In this stunning new novel, Ian McEwan's first female protagonist since Atonement is about to learn that espionage is the ultimate seduction.
Cambridge student Serena Frome's beauty and intelligence make her the ideal recruit for MI5. The year is 1972. The Cold War is far from over. England's legendary intelligence agency is determined to manipulate the cultural conversation by funding writers whose politics align with those of the government. The operation is code named "Sweet Tooth."
Serena, a compulsive reader of novels, is the perfect candidate to infiltrate the literary circle of a promising young writer named Tom Haley. At first, she loves his stories. Then she begins to love the man. How long can she conceal her undercover life? To answer that question, Serena must abandon the first rule of espionage: trust no one.
Once again, Ian McEwan's mastery dazzles us in this superbly deft and witty story of betrayal and intrigue, love and the invented self.
Ian McEwan's latest novel is an exercise in deception - an engaging book that's as much suspenseful drama as it is romantic love story. At the center is Serena Frome, who after graduating from university as a math major (but with a reputation for being a lover of novels) lands a desk job with the intelligence agency, MI5. Early on Serena receives an assignment: She must pose as a representative for an arts foundation and begin to cultivate a young writer. Keeping her identity from him proves challenging. In this excerpt, Serena has met her novelist and has boarded the train home. She has not gotten a promise from him that he will work with her, and worse she has found herself attracted to him. While she rides, she reads one of the stories that he has published.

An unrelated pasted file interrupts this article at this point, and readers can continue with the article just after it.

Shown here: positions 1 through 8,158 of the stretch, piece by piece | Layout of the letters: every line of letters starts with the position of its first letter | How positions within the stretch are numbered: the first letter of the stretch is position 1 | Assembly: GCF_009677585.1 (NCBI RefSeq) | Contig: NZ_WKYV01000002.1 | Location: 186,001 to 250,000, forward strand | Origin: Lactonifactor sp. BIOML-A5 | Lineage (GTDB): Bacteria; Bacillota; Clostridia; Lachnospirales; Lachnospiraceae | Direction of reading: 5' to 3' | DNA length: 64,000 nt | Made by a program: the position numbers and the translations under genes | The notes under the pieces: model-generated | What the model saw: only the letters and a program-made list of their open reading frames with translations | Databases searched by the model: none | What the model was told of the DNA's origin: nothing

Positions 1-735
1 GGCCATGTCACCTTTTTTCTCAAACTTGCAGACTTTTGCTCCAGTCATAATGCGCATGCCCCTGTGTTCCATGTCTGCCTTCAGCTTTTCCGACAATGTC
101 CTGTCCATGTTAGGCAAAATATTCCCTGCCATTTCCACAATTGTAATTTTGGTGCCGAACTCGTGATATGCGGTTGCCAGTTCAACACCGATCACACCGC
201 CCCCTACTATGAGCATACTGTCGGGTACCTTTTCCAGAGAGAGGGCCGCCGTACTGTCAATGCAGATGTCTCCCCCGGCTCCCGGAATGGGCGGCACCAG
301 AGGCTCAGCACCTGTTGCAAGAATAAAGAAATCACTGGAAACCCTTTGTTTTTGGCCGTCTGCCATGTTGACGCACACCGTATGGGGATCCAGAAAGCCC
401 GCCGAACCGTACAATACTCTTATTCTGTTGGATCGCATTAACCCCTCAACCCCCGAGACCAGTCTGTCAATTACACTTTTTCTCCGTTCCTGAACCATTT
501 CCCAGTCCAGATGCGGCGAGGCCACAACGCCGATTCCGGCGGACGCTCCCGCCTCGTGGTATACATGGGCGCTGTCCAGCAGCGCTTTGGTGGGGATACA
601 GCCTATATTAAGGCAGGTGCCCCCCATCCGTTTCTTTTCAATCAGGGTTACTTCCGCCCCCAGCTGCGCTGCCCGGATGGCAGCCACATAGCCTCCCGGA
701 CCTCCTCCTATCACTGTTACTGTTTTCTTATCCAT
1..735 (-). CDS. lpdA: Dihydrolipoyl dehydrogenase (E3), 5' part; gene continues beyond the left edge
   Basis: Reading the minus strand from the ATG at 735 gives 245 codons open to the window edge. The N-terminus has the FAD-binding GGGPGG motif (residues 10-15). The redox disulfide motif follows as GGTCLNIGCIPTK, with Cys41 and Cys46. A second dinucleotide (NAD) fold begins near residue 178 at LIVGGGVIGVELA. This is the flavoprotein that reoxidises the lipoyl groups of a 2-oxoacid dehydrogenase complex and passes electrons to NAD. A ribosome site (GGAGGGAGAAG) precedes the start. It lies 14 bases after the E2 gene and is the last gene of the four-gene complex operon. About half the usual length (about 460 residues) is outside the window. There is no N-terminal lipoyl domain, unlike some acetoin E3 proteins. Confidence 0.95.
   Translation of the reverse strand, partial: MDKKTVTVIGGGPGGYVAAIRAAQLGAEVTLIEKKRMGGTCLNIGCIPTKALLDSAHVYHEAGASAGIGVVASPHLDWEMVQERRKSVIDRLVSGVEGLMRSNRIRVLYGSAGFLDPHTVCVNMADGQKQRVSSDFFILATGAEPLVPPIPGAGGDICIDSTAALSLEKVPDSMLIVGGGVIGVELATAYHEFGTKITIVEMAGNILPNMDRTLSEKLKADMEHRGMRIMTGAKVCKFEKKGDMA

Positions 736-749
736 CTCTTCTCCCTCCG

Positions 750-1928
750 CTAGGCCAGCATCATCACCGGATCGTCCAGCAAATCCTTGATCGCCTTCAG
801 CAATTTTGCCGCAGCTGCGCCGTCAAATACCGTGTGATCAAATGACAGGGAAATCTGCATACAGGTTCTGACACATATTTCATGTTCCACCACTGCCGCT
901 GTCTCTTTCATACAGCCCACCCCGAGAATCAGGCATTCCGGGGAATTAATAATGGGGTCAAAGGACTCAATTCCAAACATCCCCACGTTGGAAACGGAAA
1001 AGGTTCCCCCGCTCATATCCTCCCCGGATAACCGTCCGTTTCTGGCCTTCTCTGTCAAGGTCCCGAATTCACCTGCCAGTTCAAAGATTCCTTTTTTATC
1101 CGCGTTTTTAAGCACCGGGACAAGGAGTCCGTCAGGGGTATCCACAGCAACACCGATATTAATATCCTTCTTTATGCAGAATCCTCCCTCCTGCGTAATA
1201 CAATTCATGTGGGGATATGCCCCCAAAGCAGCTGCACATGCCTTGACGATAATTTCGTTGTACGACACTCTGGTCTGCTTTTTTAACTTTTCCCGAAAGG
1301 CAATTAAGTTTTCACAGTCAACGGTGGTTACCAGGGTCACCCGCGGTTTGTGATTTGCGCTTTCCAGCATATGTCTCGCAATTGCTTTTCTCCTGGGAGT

I was the only passenger in my carriage on the early afternoon train back to London. As we left the South Downs behind and sped across the Sussex Weald, I tried to work off my agitation by walking...
Sweet Tooth is, in part, a fictionalized memoir of the literary scene in the 1970s (based quite heavily on McEwan's own experiences as a university student and as a young short story writer; the novel includes cameos by a handful of his friends and mentors) and a breathy piece of escapist spy fiction. McEwan is not John le Carre, however, and so the most intriguing aspects of McEwan's novel are not about espionage per se, but rather about the ways in which writers of realistic fiction, by mining their own lives and the lives of those around them, are, in themselves, the craftiest and most artful spies of all.
(Reviewed by Norah Piehl).
Full Review (774 words).
Just as the United States has separate bureaus for internal and international intelligence and security (the FBI and the CIA), so too does the United Kingdom. Serena Frome is recruited to be part of the Security Service, the internal counter-intelligence and security agency, more commonly known as MI5 (for Military Intelligence, Section 5). Its sister agency, responsible for international intelligence, is the Secret Intelligence Service. In the 1930s SIS adopted the title of MI6 as a "flag of convenience", becoming one of 17 British military intelligence units during WWII. Other now defunct units included MI1 (code breaking), MI12 (censorship), and MI14 (Germany desk). MI6 fell out of official use years ago but many writers and ...
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